The symbol of Tai Ji (you can see the image to the left, under the poem by Ts'ai-ken T'an) is a symbol almost everyone knows, but most just call it the "Yin Yang" symbol. And that is what it represents. Yin and Yang.
What is so cool about this theory is how it really represents a duality in life. Both yin and yang exist. In everything. At all times. Kind of like electron particles behaving like waves. Duality.
Which totally makes sense to me, because I've never truly felt black and white about anything. (Which is probably why my gall bladder keeps acting up. It's supposed to the the main organ involved in decision making. Sigh.)
So you may know that Yang represents the sun, heaven, active, bright. Yin represents the moon, earth, rest, shade. And when I ask anyone around here to quantify those qualities - ask them which are good qualities, which would they have in their lives - they all point to the yang qualities. (Except for moms with newborns. They're always lured by the word "rest.")
So I'm not sure what this means. Is it because our culture (I'm speaking of American culture) that we vibrate to yang qualities? Remember when people used to say "active"? It's not good enough for us, we have to be "pro-active." We've got to be plugged in to something - computer, music, cell phone, gameboys, television, i-whatevers, cube-thingies, x-baggies. Our kids are even trained at a young, young age to think fast, move (in their games, anyway) fast, eat fast.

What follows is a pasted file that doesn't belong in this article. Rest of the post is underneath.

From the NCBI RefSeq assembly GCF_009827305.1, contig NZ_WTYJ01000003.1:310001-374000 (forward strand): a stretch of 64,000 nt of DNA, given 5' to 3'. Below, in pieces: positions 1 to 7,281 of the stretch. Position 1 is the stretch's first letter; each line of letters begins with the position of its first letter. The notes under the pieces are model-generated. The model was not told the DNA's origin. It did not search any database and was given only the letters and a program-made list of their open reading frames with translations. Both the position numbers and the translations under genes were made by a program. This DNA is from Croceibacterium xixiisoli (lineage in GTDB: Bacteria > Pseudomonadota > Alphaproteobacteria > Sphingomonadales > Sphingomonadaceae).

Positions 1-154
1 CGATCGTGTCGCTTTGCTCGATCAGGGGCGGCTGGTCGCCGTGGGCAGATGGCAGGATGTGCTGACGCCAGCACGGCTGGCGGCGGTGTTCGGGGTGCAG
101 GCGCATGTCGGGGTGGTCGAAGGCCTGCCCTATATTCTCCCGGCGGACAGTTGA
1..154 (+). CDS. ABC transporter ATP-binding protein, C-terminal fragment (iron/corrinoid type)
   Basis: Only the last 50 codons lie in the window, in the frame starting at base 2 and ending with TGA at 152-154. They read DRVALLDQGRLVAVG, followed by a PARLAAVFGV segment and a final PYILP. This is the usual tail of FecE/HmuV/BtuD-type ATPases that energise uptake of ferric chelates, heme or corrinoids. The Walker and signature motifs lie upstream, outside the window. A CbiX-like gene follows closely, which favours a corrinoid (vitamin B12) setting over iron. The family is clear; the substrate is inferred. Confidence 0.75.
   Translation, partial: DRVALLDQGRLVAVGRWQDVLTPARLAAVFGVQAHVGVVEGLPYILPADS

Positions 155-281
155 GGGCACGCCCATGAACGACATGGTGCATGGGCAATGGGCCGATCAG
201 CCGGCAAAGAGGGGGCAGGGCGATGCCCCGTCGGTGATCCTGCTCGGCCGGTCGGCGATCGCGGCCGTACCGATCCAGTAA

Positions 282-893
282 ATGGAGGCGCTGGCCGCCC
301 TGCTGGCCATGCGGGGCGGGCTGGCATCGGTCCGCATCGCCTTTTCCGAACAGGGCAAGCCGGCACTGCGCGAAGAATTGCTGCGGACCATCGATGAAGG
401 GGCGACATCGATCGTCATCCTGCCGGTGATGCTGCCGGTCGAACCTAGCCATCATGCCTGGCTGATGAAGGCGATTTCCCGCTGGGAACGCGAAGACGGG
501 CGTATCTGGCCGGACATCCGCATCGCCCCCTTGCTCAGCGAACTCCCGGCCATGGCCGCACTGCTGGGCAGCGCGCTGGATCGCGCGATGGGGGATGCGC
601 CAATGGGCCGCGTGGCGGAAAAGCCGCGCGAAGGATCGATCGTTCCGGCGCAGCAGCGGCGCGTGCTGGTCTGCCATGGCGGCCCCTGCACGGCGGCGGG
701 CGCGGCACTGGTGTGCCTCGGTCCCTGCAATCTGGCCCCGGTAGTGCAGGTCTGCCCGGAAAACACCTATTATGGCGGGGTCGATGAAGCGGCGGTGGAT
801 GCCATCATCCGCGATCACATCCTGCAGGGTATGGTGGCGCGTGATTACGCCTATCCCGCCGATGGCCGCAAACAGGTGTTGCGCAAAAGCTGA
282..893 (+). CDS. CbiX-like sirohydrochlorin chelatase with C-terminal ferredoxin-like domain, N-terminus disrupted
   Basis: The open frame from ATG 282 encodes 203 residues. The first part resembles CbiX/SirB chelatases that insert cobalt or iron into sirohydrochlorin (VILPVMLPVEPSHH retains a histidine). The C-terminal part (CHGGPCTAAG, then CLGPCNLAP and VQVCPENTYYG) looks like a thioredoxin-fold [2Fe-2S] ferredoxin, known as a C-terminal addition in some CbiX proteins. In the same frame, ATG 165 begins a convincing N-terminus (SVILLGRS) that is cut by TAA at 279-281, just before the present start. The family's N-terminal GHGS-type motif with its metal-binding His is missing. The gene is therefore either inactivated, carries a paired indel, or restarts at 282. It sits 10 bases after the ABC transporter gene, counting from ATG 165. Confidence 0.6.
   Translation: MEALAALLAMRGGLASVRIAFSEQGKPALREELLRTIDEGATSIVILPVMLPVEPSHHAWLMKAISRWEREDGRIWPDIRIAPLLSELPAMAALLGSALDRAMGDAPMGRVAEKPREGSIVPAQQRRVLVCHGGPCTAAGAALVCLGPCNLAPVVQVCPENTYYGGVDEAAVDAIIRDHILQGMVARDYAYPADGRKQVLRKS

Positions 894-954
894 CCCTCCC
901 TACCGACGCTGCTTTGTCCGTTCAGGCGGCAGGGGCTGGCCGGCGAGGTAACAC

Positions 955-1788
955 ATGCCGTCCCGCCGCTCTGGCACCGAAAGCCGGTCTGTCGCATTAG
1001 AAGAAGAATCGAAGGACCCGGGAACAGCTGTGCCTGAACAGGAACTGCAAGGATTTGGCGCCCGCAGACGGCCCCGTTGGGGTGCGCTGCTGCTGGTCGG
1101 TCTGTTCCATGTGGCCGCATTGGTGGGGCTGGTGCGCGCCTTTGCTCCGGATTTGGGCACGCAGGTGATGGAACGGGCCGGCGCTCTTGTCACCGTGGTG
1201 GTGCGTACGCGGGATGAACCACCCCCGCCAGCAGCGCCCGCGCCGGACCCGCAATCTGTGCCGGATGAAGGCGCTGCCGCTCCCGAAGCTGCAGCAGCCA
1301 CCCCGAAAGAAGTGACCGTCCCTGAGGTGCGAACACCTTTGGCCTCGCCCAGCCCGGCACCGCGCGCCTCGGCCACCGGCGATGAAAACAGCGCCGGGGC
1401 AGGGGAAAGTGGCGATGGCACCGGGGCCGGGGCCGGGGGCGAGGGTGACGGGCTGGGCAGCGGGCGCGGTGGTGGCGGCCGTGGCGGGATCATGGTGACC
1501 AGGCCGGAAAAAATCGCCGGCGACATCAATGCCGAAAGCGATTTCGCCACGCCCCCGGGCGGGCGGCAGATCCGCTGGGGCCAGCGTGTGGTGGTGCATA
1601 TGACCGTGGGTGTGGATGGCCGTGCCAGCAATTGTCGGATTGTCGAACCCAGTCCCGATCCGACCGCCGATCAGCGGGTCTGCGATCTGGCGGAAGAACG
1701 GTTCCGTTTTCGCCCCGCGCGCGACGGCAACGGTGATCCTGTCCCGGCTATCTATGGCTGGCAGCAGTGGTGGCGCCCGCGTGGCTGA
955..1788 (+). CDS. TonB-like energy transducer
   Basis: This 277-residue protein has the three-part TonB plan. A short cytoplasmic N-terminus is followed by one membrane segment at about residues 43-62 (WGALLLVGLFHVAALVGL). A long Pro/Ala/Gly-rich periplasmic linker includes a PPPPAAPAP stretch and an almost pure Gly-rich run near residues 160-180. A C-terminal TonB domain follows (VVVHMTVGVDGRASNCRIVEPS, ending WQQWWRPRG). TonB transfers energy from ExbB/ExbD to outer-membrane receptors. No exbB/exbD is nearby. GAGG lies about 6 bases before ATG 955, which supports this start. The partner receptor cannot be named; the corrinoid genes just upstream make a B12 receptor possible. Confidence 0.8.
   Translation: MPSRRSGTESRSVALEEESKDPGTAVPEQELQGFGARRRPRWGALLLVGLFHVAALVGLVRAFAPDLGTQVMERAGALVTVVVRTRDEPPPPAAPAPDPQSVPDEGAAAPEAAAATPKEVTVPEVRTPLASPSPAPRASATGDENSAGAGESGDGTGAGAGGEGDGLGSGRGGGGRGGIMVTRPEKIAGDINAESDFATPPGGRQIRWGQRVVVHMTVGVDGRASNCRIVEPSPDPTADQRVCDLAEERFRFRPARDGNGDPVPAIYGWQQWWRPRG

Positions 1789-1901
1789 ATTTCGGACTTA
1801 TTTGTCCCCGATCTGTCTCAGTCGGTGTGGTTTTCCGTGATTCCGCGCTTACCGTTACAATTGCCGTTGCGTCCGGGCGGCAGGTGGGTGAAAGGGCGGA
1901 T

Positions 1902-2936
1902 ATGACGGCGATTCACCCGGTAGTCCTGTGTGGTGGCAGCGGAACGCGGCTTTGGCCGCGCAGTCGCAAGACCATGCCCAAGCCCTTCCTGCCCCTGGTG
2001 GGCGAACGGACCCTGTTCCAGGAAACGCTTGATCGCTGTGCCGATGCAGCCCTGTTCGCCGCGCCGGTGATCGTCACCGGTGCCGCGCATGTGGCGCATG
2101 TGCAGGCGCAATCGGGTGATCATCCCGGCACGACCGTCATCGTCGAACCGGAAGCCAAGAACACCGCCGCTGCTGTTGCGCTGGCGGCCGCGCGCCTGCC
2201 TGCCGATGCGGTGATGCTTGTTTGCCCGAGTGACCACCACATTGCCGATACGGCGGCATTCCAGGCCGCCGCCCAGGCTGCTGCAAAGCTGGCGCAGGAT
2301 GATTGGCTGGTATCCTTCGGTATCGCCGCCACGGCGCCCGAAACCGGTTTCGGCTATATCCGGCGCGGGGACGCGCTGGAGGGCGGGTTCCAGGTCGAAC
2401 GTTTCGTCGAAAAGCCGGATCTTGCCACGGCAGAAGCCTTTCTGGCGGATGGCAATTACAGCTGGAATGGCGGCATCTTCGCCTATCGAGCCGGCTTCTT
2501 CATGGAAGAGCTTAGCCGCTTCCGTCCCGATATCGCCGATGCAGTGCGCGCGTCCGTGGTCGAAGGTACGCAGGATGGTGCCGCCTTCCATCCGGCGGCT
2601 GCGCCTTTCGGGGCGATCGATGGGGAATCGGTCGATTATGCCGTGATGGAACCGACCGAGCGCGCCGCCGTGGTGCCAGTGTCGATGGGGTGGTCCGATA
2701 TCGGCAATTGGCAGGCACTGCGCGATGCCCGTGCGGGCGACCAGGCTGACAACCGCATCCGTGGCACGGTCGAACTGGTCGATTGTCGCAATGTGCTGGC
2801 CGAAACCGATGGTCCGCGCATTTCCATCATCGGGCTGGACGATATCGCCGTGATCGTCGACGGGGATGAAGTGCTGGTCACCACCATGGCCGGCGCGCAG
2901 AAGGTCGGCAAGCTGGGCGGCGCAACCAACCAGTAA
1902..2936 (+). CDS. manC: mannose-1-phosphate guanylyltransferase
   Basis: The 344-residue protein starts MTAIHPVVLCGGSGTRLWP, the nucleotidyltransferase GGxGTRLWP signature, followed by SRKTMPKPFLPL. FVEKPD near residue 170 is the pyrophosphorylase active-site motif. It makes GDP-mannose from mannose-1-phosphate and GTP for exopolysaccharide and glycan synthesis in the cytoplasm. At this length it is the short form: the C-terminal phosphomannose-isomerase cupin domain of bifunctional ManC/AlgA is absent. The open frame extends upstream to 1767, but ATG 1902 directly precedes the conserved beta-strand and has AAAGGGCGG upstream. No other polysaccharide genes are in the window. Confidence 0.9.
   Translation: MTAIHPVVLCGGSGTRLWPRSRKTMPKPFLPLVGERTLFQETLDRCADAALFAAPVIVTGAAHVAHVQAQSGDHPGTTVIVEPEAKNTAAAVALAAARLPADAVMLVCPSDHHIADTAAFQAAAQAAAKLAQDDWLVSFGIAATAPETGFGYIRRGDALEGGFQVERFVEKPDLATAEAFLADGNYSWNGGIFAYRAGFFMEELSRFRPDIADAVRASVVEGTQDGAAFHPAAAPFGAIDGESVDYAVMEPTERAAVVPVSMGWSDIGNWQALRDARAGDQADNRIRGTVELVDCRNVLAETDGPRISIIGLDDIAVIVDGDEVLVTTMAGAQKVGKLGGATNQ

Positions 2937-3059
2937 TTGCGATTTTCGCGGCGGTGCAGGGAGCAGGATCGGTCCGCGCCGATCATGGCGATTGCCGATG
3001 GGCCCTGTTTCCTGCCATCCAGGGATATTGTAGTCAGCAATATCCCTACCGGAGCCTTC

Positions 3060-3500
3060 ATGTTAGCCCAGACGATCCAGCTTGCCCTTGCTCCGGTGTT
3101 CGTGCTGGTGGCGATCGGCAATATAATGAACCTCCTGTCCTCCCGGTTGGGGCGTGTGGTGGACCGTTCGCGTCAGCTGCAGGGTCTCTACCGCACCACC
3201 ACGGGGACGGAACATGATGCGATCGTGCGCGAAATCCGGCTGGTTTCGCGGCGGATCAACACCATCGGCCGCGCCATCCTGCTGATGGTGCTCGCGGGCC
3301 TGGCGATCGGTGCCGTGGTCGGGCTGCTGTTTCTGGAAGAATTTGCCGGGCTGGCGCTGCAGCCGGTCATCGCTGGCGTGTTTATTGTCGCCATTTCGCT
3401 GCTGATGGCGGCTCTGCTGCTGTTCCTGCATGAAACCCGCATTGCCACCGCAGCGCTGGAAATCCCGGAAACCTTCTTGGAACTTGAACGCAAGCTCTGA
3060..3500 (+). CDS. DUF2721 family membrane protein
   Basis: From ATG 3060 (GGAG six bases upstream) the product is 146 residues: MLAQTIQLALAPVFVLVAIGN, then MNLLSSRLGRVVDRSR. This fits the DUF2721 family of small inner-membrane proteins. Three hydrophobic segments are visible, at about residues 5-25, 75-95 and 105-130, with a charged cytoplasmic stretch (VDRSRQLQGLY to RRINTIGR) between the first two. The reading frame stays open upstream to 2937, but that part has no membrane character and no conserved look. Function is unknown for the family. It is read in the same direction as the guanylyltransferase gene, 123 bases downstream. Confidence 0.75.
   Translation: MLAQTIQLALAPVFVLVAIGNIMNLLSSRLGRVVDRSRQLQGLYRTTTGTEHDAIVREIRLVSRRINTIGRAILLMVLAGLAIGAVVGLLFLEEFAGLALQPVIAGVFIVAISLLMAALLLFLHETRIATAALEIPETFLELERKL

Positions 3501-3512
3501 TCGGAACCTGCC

I read an article by a Buddhist monk who reminisced about a bell that rang three times a day in his village. Every time the bell rang, everyone in the village stopped. They just stopped and became aware.
For several minutes they held that space, filling it with compassion and love. And soon, grounded again, they resumed their day.
Wow. What an incredible thing that must have been. A whole village stopping to just be. Can you imagine the power of that? That would just be the coolest thing.
So, tonight I'm going to try it with my family and then I'm off to teach class and I'm going to try it there, too.
I'll let you know how it goes.
Hey! You try it too. Freak people out at work or in a classroom or in a grocery store: bring in a bell, ring it and then just stand there smiling, appreciating life.